Thursday, July 05, 2012

Why The UK Has No Lunar Programme

See, when the U.S. went to the to Moon, we could ground our electrical equipment and everything was tickety-boo. But the Brits? ...Let me put it as nicely as I can: on this planet, British electronic gear has to be Earthed.

19 comments:

Keads said...

HA! I had a UK Cigarette machine (Molings MK 9)on testing back in the day. The standard model in use was a German Hauni PROTOS. The Brit thing was, well, a Brit thing. Promised 2K cigs a minute more than the 8K the Germans were spitting out all day.

Wiring diagrams were backwards too.

It failed. Much like Italian cars, if it ran, oh boy it ran. If it stopped, well, you were in for a world of grief!

Stranger said...

One of my favorite British "Earthing" stories is a somewhat - earthy - dog story, told me by a telcotech from Weston Super Mare.

Granny's dog would always bark a few seconds before the telephone rang. The telcotech finally realized the dog was tethered to the telephone's earthing rod with a metal chain.

The rod was poorly earthed and generally floating well above earth potential. Every time someone called granny the dog earthed the telephone return through his paws.

Since that was a high resistance earth, the telephone did not ring.

And the dog had learned to micturate on the earthing rod in order to improve the earth, and stop the thing from shocking him.

The bark was one of relief, once the ringer voltage no longer tickled his toes.

And I don't really think I would care for 220V three phase for everything.

Stranger

Able said...

Do we really want to get into an American vs English discussion?

We do??? Oh, Ok.

So just what is it with all the cross-dressing American males (especially cowboys apparently). Why? Well you all seem to be proud of wearing suspenders in public!?!

Braces (UK) = Suspenders (US)
Suspenders (UK) = Garters (UK)

As to vehicles, just what is a station wagon? You drive a wagon, from a station?

Whilst I'm certain some British tech, especially from the 70's, is about as bad as it's possible to get, the US doesn't (outside the US) have that good a reputation in this either. There's still a hushed shock when a motoring journalist finds an American car that can actually go round corners.

We could discus how Americans apparently can't figure out that autumn is a season, instead having to use leaves falling off trees as a reminder. Not to mention other simplifications (eg. licence (noun) (UK) = licence (US)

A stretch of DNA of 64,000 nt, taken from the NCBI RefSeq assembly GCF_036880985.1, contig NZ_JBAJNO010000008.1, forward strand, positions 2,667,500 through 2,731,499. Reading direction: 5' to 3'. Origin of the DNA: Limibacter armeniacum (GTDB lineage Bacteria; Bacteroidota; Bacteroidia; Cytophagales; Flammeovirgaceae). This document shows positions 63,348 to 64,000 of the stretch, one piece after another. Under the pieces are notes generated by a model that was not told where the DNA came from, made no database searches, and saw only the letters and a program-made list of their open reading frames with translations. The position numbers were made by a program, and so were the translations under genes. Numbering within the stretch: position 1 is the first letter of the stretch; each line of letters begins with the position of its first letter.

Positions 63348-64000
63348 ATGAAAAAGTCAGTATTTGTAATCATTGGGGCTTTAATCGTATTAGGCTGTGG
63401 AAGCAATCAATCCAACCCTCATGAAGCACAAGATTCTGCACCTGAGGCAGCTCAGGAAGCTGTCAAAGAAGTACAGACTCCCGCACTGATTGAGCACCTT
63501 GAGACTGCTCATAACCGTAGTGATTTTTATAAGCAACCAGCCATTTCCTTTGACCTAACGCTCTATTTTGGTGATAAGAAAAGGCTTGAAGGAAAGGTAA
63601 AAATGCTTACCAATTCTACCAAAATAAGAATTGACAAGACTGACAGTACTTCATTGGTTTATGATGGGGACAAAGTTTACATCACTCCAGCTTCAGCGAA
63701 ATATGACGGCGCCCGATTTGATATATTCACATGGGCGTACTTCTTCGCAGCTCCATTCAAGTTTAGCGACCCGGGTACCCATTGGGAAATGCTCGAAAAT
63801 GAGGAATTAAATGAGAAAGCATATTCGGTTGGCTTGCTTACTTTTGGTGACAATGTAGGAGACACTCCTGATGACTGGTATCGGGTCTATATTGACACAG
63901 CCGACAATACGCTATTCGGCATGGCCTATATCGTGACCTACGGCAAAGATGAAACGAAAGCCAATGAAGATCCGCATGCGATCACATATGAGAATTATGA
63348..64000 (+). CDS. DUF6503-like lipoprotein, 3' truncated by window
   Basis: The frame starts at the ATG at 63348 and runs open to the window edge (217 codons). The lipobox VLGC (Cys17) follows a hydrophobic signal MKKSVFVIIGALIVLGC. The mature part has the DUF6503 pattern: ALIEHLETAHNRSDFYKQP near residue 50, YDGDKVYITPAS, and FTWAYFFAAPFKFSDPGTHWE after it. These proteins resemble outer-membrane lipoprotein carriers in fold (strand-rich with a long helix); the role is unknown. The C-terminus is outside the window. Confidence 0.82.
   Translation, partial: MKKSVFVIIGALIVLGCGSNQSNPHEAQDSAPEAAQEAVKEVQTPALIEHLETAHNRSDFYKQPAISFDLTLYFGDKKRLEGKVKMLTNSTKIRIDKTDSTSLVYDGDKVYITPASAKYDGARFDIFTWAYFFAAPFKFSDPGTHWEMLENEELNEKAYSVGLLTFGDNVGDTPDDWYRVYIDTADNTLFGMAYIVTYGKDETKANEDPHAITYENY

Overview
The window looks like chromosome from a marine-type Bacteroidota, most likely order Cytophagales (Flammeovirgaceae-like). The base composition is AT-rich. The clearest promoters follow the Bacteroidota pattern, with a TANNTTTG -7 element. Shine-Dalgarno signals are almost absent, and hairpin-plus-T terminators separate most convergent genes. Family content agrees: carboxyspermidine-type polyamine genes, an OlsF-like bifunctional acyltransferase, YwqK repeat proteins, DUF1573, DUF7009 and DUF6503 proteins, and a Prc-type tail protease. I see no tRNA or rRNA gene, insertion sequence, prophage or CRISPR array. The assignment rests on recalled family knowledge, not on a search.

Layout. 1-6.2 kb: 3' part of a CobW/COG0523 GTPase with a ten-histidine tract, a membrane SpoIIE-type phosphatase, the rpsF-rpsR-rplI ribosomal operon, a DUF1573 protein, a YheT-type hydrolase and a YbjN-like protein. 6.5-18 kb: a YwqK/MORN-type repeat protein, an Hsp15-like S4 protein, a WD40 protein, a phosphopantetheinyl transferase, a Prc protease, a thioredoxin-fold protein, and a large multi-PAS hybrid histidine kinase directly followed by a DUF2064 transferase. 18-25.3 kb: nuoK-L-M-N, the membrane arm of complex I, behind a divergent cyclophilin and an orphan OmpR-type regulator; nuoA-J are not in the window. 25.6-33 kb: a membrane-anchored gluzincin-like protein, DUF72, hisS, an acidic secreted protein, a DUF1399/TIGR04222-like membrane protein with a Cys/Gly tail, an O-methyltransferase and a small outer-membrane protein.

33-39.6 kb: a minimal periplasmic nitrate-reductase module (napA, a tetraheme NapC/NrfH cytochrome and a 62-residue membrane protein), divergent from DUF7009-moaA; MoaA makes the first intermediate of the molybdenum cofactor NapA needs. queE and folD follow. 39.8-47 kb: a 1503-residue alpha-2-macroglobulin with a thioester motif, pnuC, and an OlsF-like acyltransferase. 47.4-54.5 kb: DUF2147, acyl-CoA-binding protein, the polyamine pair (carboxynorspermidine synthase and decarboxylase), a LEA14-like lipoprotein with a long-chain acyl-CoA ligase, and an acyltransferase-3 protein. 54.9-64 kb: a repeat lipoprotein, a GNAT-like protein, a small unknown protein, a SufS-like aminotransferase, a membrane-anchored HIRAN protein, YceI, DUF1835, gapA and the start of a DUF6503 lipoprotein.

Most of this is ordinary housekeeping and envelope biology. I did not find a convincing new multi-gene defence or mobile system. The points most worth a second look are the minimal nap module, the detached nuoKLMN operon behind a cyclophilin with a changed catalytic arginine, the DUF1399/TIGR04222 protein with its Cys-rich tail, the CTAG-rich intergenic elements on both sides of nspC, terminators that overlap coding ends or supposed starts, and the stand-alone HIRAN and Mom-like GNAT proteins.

license (verb) (UK) = licence (US)
after all, speaking is a bit of a strain when you have to remember to breath too.

We could mention the whole 'failure of UK space mission due to an American technicians inability to consider that measurements written in metric can't simply be transposed into imperial', or the agreement to share all rocket technology between us (see, space whinging too), which we dutifully did only to have you change your mind after receiving our research data (I won't bring up the similarities between TSR2 and a certain other aeroplane either).

We could do all of those things, but, since I'm English, I'm much too polite to do that ;-p

Roberta X said...

You drive a car? From an estate? ;)

It's a driver's license in the U.S. but in the UK, it's a "spanner."

Roberta X said...

(Also, I just just too taken with the notion of the BIS Lunar Expedition having to drop trou to get their radios to work. They'd do so gamely enough, and leave journal entries, too: "Day 17, Mare Crisium Camp: Today, it was Colonel H----'s turn, or should I say Sir R-------'s, in anticipation of the honor we're told awaits him? Stood there for hours in the chilly air of the radio hut, smiling and chatting calmly as though nothing was the matter. I don't know how he does it; I was on the verge of tears after twenty minutes and only yesterday, young J----- collapsed in screaming hysterics when it came his turn. The Colonel took him aside for a few moments. I don't know what was said, but he returned with a steely look in his eyes, determined to do his utmost for Queen and Country...")

Anonymous said...

Hey, (un)Able, thou dost protest overmuch. How do you engineer stuff for TWO world wars, and not use lock washers on autos til 1957? You whine like a Frog......

Able said...

"with a steely look in his eyes, determined to do his utmost for Queen and Country"

Hah! What twaddle, I can guarantee that, since our Lunarnauts will have been chosen from the 'correct class', ie. public school boys to a man (that's 'private schools' to you egalitarian colonials), they would have been queuing up for the experience.